Keith Smalls

TEACH A MAN TO FISH

“Today wasn’t a good morning. I work at the Medical University of South Carolina, and I am part of the trauma team. I work with victims of gunshot wounds,” Keith Smalls tells me.


Smalls speaks candidly about his morning at the hospital, where he counsels several victims of gun violence each week. The weight of those counseling sessions is one of several reasons that drove him to found his organization, My Community’s Keeper Mentor Group (MCKMG), bringing the “village mentality” back to his community.




“Amid COVID-19 in July 2020, I founded MCKMG. Before then, I was always out volunteering my services and making connections. I wanted the community to know I was available to them,” Smalls says. “Now, MCKMG has become a group of men and women who are making an impact and changing lives.”

As the Founder and Executive Director of MCKMG, Smalls works tirelessly to revitalize urban communities in Charleston, South Carolina. The MCKMG programs give families, adult individuals, and at-risk youth a safe haven to nurture their talents, grow within their profession, and form meaningful relationships.


Two signature programs, Boys Will Be Boys and A Girl’s World are popular because they provide young men and women with the resources to build their self-esteem and confidence while learning practical skills like financial literacy and business etiquette.

“One of the biggest challenges is getting the community to buy in and give effort. MCKMG is helping to reshape the community and get them back to the village mentality,” Smalls says. The village mentality allows the community to be interdependent, whether it be economically, socially, or politically. “In the minority community, we are still learning how to support each other, accept help, and believe that some people have your best interest at heart.”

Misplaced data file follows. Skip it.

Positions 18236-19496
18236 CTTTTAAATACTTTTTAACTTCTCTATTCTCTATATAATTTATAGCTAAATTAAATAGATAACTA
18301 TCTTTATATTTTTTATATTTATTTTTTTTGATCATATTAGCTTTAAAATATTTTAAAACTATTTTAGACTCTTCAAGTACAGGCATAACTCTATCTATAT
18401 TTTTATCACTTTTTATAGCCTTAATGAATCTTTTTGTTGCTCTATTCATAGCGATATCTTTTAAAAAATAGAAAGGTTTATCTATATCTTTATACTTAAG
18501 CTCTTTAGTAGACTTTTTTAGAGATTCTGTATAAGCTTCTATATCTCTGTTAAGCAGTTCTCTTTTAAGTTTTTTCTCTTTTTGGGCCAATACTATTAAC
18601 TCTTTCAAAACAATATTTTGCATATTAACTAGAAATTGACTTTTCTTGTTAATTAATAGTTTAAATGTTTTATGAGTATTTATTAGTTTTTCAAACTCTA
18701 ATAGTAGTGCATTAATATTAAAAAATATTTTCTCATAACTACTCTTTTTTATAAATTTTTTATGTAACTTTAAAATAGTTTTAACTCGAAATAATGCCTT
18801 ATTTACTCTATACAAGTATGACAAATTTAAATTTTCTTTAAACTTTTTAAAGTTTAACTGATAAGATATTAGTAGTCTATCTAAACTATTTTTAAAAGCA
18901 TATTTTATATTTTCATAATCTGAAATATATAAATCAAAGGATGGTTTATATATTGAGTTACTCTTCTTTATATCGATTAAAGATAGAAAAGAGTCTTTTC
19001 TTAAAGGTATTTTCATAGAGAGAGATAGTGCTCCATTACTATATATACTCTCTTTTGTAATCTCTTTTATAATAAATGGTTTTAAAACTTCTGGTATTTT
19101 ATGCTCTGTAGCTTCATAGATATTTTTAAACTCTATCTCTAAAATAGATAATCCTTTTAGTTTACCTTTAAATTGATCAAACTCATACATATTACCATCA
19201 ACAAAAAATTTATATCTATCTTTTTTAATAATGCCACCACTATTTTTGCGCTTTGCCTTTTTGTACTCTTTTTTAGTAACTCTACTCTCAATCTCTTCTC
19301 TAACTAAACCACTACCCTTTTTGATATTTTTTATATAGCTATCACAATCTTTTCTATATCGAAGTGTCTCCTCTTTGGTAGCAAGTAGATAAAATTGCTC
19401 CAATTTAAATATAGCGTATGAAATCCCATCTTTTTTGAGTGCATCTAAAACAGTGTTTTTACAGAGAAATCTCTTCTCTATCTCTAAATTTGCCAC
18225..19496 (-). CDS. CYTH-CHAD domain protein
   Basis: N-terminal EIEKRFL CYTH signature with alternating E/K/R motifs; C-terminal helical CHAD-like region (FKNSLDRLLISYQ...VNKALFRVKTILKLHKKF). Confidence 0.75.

Although Smalls has accomplished remarkable feats within a short period with his prominent organization, he doesn’t shy away from speaking about his past mistakes—which he has fought to overcome. An inspiration to many, Smalls courageously documented his story on the globally known stage, TEDx Talk.


A misguided young man at the time, Smalls was arrested when he was 21 and spent 19 years in prison. Upon his release, he was reunited with his family and immediately became a

servant-leader for his community. In addition to serving his community, Smalls became a community representative for the previously incarcerated for the Charleston County Criminal

Justice Coordinating Council (CJCC). Currently, he sits on the Executive Board as Co-Vice Chair for CJCC.


Tragically, a year after his release from the department of corrections, Smalls’ only son Amari Smalls was a victim of gun violence at 17 years old. Yet, despite his pain, Smalls chose to persevere for the betterment of his community. Smalls is a gun violence prevention advocate and Tri-County Gun Violence Coordinating Council member. He uses his platform to speak up against gun violence in hopes one less person won’t have to experience the unimaginable pain he has suffered.


“I am considered a gun violence survivor because I am the father of a murdered son. Coming home, I always thought I would be a part of revitalizing my community. Never could I have imagined that my son wouldn’t be here with me on this journey.”


Smalls honored his son, Amari, through his first fundraiser, which was hosted at the Okeeba Jubalo Gallery in North Charleston.


Dr Annie Andrews addressing the audience at The Okeeba Jubalo Gallery


The name of his fundraiser is “Teach a Man to Fish,” which comes from the old age adage, ‘Give a man a fish, you feed him for a day. Teach a man how to fish, and you will feed him for a lifetime.’” Smalls teaches his community how to fish by supplying them with tangible skills to succeed.

“The goal of the fundraiser was to introduce our sponsors, community partners, and mentors to MCKMG,” Small says. “Our work is revitalizing our community.” The donations from the fundraiser will go toward sustaining and growing the programs.


Okeeba Jubalo, Keith Smalls, Judge Tamara Curry & Eduardo K. Curry, Esquire

Keith Smalls addressing his audience at The Okeeba Jubalo Gallery


Additionally, MCKMG proudly partners with three schools in the Charleston area, where students enjoy being involved in after-school activities led by MCKMG.


Keith Smalls’ mission is to continue providing programs that help his community flourish, thrive, and live peacefully.


Keith Smalls and his My Community's Keeper Mentor Group team.